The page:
March 9th, 2014 marked the two year anniversary of the passing of Oregon folksinger Harry S. Stamper, Jr. His song “We Just Come To Work Here (We Don’t Come To Die)” became the unofficial anthem of the occupational health and safety movement, and it was designated a “classic labor song” by the Smithsonian Folkways record label. During his career, Stamper, who was from Coos Bay, performed at the Great Hudson River Revival, the Highlander Center, and the San Francisco memorial for legendary labor leader Harry Bridges. His work caught the attention of renowned folk musician Pete Seeger, influential folklorist Archie Green and a host of other journalists, documentary filmmakers, scholars and union activists.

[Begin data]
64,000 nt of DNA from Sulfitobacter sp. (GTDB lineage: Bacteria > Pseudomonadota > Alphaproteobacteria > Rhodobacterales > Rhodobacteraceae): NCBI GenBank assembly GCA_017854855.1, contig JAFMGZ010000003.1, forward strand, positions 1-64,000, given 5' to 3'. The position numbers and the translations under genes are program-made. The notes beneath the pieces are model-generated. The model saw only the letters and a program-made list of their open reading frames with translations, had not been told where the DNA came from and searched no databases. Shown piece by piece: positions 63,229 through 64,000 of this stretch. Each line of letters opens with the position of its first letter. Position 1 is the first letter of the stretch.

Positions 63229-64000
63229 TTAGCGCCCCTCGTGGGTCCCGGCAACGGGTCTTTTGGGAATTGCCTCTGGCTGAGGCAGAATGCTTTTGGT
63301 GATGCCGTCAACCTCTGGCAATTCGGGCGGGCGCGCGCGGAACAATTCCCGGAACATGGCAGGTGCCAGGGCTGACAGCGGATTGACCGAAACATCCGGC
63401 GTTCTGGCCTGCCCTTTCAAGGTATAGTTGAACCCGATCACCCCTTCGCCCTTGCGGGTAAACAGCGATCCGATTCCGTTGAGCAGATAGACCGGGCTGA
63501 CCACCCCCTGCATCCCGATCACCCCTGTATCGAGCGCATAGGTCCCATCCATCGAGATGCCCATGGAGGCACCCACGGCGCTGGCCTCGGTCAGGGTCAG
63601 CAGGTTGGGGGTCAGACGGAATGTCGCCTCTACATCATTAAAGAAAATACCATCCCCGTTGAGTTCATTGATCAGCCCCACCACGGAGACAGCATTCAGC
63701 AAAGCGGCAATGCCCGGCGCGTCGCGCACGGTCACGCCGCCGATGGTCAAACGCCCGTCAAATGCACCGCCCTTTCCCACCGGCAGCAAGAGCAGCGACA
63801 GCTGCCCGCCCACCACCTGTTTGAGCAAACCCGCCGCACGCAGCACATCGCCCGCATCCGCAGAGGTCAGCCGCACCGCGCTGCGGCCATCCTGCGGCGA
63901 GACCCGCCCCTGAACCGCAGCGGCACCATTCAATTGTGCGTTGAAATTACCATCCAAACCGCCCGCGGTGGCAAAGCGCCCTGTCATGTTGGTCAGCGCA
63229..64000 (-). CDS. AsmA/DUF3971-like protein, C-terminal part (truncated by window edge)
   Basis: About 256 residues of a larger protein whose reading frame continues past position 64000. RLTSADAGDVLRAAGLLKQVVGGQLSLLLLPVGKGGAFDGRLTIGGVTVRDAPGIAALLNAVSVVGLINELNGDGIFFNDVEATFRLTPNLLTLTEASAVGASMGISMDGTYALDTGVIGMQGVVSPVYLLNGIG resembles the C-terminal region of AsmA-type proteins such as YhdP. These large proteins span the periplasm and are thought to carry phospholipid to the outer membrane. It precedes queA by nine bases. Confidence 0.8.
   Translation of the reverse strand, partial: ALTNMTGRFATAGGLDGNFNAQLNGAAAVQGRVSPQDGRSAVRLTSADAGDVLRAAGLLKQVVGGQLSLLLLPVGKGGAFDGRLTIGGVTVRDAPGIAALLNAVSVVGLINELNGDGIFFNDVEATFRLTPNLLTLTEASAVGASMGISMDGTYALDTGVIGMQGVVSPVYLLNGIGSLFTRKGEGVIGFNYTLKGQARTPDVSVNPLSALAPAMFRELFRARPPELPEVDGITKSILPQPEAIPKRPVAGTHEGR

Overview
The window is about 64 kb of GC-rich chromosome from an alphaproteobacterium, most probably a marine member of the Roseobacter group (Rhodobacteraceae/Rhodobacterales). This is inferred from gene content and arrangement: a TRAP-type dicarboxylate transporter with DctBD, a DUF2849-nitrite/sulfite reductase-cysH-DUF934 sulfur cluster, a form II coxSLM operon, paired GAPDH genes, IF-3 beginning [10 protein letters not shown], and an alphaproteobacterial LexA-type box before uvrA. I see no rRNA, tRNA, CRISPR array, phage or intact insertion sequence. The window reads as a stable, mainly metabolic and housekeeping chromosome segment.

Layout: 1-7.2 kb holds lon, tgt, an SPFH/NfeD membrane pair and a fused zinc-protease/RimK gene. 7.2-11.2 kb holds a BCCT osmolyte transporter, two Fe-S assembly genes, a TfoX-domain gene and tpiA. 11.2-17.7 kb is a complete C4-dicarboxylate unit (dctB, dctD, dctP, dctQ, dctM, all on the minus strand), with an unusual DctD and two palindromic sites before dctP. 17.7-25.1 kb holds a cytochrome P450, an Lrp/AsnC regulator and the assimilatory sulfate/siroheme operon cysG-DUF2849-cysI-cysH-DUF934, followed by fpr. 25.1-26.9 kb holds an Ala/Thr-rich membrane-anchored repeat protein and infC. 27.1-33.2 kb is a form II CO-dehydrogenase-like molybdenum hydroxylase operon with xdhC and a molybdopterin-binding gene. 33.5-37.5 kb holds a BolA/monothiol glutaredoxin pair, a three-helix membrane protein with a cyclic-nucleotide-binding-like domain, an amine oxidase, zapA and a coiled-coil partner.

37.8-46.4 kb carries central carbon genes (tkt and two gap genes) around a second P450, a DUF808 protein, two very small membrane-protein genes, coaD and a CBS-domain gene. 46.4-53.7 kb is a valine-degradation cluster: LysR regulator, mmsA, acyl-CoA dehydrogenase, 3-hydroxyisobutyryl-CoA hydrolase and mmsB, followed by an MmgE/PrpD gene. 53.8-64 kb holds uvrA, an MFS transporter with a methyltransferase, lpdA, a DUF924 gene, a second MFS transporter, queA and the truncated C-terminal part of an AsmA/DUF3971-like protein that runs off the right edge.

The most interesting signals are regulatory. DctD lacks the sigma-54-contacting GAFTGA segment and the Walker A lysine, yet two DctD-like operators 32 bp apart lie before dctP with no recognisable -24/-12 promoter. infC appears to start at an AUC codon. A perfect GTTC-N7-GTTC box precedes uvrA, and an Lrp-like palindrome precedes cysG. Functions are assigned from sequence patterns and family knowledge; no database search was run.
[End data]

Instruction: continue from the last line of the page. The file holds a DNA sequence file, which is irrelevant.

The Harry S. Stamper, Jr. Papers, which are part of the collections of the UO Special Collections & University Archives, date from 1955 to 2012 and include rare recordings, written and graphic documents and moving images. Stamper’s life and legacy was also celebrated last year in August 2013 with music, presentations, and an exhibit. In addition, we also highlighted the donation and processing of the collection here. This week we honor him, his collection, and life’s work.
~Nathan Moore (Processing Archivist, Harry Stamper Papers)